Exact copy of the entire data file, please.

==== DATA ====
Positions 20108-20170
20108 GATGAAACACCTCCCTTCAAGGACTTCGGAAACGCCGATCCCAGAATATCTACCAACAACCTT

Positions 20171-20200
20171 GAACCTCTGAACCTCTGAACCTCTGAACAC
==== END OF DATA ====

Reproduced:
Positions 20108-20170
20108 GATGAAACACCTCCCTTCAAGGACTTCGGAAACGCCGATCCCAGAATATCTACCAACAACCTT

Positions 20171-20200
20171 GAACCTCTGAACCTCTGAACCTCTGAACAC